The Shift to Mast Continues
The southern woodlands are going through a transition as we enter fall. The less-humid mild temperatures have made walking and...
The southern woodlands are going through a transition as we enter fall. The less-humid mild temperatures have made walking and scouting in the woods a bit more bearable. After a successful opening day of archery season where I harvested a doe, my deer sightings have gone downhill. I’ve seen no deer and very little sign this past week. I’ve also checked several white oaks and have not seen any acorns yet.
What I have seen in my Atlanta area are a few red oak acorns (pictured here) on the ground, with signs of deer having fed on them. A hunter from the north Georgia mountains has observed heavy acorn drop in his areas. The deer are moving more in the woods looking for acorns and other natural foods. The few nice bucks that have been killed were taken right at dusk.
Bert Crosson hunts in southwest Georgia and is seeing some acorns form water oaks on his hunting property. “I’m thinking that as peanut harvest continues in the south Georgia, we will see deer transition more from crop fields to more natural food sources such as acorns and persimmons,” said Crosson. “We have a decent crop of persimmons where I hunt, so deer will continue to feed on them until they’re gone. It’s also looking like the bachelor groups of bucks are beginning to bust up, as recent pictures I’ve gotten are mostly of single bucks and groups of does and yearlings. I’m also seeing some fresh rubs in areas that we are hunting, but no scrapes yet.”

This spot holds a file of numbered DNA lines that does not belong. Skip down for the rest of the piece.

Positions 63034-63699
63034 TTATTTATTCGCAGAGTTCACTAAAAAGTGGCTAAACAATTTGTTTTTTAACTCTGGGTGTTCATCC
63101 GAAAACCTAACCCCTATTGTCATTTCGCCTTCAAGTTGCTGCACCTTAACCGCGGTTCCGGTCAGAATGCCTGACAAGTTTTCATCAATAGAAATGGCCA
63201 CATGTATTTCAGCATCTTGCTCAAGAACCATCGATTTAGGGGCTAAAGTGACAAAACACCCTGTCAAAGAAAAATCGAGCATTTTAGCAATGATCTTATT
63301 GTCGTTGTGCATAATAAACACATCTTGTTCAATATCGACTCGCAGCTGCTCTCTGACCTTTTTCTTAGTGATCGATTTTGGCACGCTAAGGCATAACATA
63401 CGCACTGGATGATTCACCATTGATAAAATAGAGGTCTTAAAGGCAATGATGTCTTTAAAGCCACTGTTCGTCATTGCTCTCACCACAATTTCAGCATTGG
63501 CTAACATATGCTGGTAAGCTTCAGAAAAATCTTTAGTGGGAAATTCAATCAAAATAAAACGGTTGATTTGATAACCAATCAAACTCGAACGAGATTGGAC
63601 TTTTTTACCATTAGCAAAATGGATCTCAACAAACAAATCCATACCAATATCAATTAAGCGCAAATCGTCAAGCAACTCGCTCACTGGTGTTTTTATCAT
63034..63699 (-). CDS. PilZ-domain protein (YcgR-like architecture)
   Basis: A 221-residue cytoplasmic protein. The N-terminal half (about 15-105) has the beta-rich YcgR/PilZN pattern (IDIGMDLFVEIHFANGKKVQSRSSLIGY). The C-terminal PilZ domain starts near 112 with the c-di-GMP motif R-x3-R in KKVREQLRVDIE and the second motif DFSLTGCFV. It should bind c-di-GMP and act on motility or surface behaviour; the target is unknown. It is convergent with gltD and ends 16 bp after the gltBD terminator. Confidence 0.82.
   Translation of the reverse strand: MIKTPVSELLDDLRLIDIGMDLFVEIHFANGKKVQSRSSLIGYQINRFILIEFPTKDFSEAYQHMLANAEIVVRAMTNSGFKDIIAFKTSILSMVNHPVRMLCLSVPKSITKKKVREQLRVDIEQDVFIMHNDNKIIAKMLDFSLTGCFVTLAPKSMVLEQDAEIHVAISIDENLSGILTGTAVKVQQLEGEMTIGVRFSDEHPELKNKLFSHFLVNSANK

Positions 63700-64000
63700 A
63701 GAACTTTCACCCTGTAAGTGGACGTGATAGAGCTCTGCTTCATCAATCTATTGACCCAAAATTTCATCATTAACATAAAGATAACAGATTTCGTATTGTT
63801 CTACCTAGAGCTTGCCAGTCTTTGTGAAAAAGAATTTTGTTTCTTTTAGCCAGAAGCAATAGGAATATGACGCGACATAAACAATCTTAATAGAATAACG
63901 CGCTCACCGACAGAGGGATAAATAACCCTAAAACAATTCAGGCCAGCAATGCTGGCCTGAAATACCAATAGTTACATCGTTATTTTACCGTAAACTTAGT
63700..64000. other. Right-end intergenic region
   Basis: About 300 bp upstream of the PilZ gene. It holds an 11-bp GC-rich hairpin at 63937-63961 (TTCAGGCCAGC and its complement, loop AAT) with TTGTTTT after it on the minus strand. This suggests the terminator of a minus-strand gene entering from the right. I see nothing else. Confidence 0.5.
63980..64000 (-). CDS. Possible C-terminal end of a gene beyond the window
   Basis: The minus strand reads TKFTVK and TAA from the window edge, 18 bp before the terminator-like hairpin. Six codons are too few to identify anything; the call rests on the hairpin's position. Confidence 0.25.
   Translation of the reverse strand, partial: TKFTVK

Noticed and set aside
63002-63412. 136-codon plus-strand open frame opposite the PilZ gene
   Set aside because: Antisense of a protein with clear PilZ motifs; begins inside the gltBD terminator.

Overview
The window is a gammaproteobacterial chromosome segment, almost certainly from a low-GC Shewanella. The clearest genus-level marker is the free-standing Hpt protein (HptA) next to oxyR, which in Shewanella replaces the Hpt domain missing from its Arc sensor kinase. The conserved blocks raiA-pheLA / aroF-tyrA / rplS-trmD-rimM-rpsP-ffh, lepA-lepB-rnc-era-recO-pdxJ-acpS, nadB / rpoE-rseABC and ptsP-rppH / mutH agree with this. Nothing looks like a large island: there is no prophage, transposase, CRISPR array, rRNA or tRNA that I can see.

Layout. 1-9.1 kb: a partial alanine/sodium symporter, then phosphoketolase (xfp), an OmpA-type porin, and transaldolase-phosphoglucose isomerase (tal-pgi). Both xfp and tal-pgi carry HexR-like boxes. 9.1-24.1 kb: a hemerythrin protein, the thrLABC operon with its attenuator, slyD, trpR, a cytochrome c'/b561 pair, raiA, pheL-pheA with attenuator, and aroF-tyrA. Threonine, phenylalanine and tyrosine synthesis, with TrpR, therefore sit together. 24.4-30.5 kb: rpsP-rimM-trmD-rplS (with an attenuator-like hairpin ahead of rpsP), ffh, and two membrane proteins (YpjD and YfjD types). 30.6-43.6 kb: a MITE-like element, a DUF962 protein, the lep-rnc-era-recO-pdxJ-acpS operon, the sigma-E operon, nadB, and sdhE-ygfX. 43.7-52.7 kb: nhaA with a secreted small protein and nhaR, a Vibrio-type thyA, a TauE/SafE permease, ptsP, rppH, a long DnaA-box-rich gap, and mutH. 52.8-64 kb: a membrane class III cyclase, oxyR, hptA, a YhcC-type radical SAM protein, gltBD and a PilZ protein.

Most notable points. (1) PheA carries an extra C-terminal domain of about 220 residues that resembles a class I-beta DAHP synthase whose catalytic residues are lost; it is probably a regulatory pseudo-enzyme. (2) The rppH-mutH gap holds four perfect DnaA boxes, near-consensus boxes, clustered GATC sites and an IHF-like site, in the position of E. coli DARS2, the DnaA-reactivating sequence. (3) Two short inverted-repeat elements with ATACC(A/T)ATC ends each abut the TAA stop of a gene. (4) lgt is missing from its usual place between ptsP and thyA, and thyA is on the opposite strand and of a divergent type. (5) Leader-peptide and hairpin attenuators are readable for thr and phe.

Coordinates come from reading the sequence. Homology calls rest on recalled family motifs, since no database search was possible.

Deer seasons in Georgia, Florida, South Carolina, and portions of Louisiana are open already, while the other states’ seasons will be opening soon. Arkansas’ archery season opens this coming Saturday and another good season is expected, according to state Deer Program Coordinator Cory Gray: “Everything appears to be lining up for another great season. We are observing a high amount of fawns. We have just ended two years of harvest of over 200,000-plus animals, and we expect 2014 to be the same.” Zones 4, 14, 15, and 16 had some of the highest overall harvests last season.